Instructionist Perspectives The instructionists, accustomed to thinking in terms of making instructional educational materials, turn naturally to the concept of designing instructional games. This central idea has venerable antecedents. Teachers did not have to wait for the computer to “make a game of” practicing the multiplication tables, the rules of grammar, or the quirks of spelling. And when the computer did come, the advocates of using it in education did not have to wait for the specific format of the video game to begin exploring the advantages of embedding school-like exercises in a computer game. An elegant and influential early example was How the West Was Won—a computer-based game in which players “throw” dice, then perform various arithmetic operations on the numbers to determine how far to advance a token on a board. With thousands of instructional computer games on the market, including popular titles such as Math Blaster, we know little about which features make an educational game good for learning. A survey of the past 20 years of educational publications reveals a rather sparse bounty, in particular if one is interested in hard-core academic benefits rather than motivational or social aspects of playing games for learning. A common feature in nearly all those games is that they integrate the game idea with the content to be learned. To date, this research conducted on two-color screens in the late 1970s is still one of the more systematic investigations of different features such as sound, graphics, and combinations thereof in an educational game.2 What we learn from the few available studies is far from being comprehensive to provide us with a list of successful design features for good educational games. This rough summary is also plagued by customary concerns of research compilations: Too few studies in one domain, with a focus on one concept, or on one age group are available to provide a substantial foundation for recommendations. There is a near absence of commercial game evaluations, the exceptions being case studies on Where in the World Is Carmen SanDiego and more recently, Civilizations. Moreover, a deeper philosophical issue is hidden within the premise of instructional games: that we need games to “sweeten” the learning of difficult ideas. There is no doubt that learning is a demanding enterprise for students who strive hard to understand knowledge valued in our society. But do we need instructional games to make difficult ideas easy and fun to learn? One may wonder what messages about learning we are sending to students playing these games. There is a definite need for game studies to develop a more com-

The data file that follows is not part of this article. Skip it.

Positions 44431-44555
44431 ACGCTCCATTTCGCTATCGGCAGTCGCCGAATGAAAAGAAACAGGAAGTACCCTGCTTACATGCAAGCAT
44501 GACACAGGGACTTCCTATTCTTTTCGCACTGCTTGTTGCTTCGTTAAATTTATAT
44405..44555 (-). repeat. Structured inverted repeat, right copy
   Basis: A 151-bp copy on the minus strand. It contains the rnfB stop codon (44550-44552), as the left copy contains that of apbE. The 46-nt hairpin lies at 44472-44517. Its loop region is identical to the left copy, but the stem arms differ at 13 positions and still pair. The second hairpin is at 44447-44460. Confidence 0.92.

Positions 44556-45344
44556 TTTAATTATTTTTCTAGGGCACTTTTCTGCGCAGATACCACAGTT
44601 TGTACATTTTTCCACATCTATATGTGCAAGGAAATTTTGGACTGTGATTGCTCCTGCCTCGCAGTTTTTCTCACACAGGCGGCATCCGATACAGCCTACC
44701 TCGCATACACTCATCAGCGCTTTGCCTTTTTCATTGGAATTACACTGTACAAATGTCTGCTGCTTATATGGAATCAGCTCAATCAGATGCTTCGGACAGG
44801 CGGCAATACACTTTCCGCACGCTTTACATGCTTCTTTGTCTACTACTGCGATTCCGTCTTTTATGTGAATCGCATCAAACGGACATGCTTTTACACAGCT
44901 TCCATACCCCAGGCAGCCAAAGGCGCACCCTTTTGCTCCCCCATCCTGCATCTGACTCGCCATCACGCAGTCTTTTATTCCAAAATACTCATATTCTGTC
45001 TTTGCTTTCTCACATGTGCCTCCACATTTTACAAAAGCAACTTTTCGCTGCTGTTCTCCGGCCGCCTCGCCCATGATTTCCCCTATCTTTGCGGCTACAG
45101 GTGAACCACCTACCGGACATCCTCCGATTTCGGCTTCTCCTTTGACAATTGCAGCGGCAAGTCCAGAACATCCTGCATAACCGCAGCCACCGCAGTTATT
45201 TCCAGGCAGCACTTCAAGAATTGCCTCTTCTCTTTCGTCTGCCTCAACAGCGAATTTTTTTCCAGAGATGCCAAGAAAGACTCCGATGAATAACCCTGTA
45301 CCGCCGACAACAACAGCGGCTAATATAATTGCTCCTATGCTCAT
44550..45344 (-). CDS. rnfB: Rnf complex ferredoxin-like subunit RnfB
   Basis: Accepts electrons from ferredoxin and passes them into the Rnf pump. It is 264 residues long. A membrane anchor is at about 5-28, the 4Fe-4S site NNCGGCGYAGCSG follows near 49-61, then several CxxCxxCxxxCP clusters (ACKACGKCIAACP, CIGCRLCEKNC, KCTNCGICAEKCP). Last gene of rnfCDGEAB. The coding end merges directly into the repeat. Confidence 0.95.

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prehensive research agenda that will provide instructional designers with better understanding of what works when, for what, and for whom.